Mina sings in a "Spring Sing" at school today. When she practiced last night, Maya and I were in tears as Mina belted out songs from the song sheet. With no accompaniment and little recollection of the exact tune, she sings like Joe Piscopo singing Frank Sinatra. She yells out "If I had a ham-mer . .. " and hammer is half spoken in a flat tone; the "mer" part heading south. She should do solos on a barstool with a cigarette and a hand-held microphone. It was the funniest thing I've heard in a long time.
We were away for the weekend for a Taekwondo tournament. After a three hour drive, we stayed in a clean, cheap hotel in Fresno which could've been Anywhere in the US. Husband, me, Maya, Mina and the pugs all crammed in my Honda, all stuffed in the hotel room. We like it that way. And BD and Sanne with Baby R were next door. Sanne's parents the floor under ours. The night before the competition, just as I fell off to sleep around midnight, I heard the faint horn of a train. It got closer until it seemed just a block away and continued to blow as it passed out of earshot. I thought, Whoa. The trains came every 20 minutes for the remainder of the night. By dawn, it was almost old hat. The girls didn't stir, but when we asked Maya if she heard the trains during the night, she said, "Only about fifty." Mina didn't hear a thing. Neither did the pugs.
Maya's fighting in a new weight class now. This was her first tournament at this weight, and this is when the competition separates girls with natural athletic ability from athletes with serious potential. Maya's conditioning is the best it has been; her cardio is on point and she doesn't gasp after the second round now. Husband said, "She has a fighter's bob," something that didn't come so naturally before, but now, suddenly, it's there. There were eleven girls in her category which is a ton and every one of them looked fierce. Maya had a bi the first round and faced a very good counter scorer in the second: For every point that Maya scored, the girl scored one right back. The girl managed to ring Maya's bell by kicking her in the face. This stopped the fight for a minute and today she has a nice toe-shaped black bruise on her chin. Maya ended up losing the match with a score of 8 points to 7. Her opponent scored the winning point exactly as the last second clicked off the clock. It was heartbreaking. Sometimes it's hard for Maya to see the big picture, that every tournament she gets better; that she's still an amazing athlete even if she's not raking in the medals. This doesn't matter because to see your child give her all and take hits on the chin and stand firm and fight on, man, you gotta know that she's brave. You gotta know that she's won a lot already. Maya's all or nothing -- she wants gold now --, but when we sooth her after losses, we can convince her that she's on the right path, that she's doing so great. With a bruised face and through red eyes still glinted by hope, she nods that she wants to go on.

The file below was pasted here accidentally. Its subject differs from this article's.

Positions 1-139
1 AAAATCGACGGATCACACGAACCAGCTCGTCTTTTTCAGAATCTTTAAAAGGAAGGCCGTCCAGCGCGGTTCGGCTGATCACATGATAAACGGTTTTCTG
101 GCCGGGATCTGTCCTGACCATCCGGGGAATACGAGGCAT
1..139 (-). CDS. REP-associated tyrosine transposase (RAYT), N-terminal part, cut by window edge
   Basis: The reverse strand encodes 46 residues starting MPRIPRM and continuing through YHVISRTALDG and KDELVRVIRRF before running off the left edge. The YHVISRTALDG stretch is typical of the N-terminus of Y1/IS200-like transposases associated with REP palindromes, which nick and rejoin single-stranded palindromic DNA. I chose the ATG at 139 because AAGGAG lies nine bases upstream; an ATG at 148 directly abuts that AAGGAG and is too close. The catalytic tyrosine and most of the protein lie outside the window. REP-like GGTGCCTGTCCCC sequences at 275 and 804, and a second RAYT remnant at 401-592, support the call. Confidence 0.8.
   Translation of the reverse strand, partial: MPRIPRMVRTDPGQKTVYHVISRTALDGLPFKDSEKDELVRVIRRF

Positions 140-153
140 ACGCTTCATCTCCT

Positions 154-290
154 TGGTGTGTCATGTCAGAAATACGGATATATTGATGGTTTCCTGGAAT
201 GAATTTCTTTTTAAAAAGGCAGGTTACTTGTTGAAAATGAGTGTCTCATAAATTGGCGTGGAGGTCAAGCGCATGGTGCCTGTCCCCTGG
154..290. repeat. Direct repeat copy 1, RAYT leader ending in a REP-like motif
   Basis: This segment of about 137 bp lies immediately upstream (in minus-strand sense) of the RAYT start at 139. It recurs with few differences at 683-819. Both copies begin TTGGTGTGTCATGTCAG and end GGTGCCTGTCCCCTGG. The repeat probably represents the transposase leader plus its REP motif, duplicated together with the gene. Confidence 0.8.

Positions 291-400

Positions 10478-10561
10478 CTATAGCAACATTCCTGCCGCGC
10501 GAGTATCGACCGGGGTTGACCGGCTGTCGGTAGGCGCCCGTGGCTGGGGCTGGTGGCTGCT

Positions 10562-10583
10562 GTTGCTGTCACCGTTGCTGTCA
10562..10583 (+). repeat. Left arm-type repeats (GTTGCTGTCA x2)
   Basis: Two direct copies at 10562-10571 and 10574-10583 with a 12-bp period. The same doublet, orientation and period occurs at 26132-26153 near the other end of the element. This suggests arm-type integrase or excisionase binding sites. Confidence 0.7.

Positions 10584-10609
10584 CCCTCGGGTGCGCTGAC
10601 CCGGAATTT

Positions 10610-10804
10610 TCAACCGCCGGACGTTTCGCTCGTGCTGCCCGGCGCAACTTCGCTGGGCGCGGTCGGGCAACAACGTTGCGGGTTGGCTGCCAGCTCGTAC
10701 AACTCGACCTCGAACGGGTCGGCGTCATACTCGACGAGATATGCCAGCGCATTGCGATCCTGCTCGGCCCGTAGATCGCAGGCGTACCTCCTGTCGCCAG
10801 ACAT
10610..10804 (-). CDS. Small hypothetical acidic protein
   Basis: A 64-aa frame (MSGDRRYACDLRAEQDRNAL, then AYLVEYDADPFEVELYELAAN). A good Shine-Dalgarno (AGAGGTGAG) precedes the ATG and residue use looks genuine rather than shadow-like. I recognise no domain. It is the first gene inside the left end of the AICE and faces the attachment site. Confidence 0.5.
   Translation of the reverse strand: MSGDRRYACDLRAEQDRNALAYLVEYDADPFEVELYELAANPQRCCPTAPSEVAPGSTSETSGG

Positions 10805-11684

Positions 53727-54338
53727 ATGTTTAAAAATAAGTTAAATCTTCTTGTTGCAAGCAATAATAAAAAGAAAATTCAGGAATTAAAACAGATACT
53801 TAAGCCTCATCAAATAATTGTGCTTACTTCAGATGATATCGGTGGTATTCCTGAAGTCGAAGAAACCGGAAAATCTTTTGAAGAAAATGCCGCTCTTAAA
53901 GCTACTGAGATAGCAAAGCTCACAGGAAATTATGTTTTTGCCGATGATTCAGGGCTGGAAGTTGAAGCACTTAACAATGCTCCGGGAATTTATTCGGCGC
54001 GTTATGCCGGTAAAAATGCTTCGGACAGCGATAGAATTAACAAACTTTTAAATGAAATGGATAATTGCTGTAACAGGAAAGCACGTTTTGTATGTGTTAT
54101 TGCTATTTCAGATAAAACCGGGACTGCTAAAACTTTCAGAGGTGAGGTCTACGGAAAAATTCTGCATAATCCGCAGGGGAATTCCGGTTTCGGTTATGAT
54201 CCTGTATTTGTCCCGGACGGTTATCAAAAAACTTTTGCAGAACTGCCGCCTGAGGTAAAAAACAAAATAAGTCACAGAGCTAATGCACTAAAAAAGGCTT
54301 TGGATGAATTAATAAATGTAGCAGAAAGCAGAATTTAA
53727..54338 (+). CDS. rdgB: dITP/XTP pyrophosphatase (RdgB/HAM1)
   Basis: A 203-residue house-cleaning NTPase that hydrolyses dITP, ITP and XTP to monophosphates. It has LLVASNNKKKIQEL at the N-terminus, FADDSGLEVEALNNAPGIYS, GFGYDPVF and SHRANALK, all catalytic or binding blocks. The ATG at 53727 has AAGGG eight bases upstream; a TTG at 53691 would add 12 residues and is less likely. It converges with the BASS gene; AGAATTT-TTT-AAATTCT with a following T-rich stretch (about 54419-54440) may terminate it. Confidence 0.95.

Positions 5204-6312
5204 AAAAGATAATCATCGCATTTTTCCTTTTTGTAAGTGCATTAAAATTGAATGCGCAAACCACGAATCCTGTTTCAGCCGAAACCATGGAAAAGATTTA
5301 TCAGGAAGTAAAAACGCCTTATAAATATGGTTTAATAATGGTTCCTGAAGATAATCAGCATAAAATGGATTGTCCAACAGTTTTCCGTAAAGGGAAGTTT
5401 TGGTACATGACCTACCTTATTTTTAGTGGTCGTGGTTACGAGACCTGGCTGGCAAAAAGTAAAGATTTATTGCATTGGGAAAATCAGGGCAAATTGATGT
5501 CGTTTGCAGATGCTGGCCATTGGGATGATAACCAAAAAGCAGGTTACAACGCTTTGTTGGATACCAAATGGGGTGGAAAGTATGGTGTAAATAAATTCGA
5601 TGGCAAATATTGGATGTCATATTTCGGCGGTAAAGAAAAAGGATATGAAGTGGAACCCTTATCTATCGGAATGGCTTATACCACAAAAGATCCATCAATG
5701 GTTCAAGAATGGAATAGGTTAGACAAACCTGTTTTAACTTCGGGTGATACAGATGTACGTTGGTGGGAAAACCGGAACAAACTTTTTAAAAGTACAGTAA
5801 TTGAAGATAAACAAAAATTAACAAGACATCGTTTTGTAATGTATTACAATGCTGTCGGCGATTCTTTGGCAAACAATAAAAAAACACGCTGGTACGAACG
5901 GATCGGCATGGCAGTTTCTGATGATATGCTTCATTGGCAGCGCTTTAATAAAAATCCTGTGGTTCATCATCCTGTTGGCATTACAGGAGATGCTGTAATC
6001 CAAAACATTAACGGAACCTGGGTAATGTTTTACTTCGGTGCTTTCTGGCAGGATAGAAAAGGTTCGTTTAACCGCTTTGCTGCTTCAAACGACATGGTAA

It can be a weird thing sending your baby out to fight. The object is to be tactical and tough, to score with strategy and strength, but sometimes they get hurt. This tournament, I saw three kids get knocked out cold, despite the head gear, including a twelve year old teammate of Maya's. The teammate was losing her match decisively. In the last round her opponent threw a head kick that landed harder than she intended and our girl went down, face to the mat. Out. The opponent was disqualified because knock outs aren't allowed until they're 14. We watched anxiously until our teammate got up, wobbly but ok. She placed silver. As a parent, you ride a razor's edge of wanting to protect them from everything, but you know that despite the risk of injury they are learning amazing things about themselves out there. If Maya loves it still, then I love it still and I'll watch all her matches at the edge of my seat, sweating, and sometimes through the fingers that are covering my face.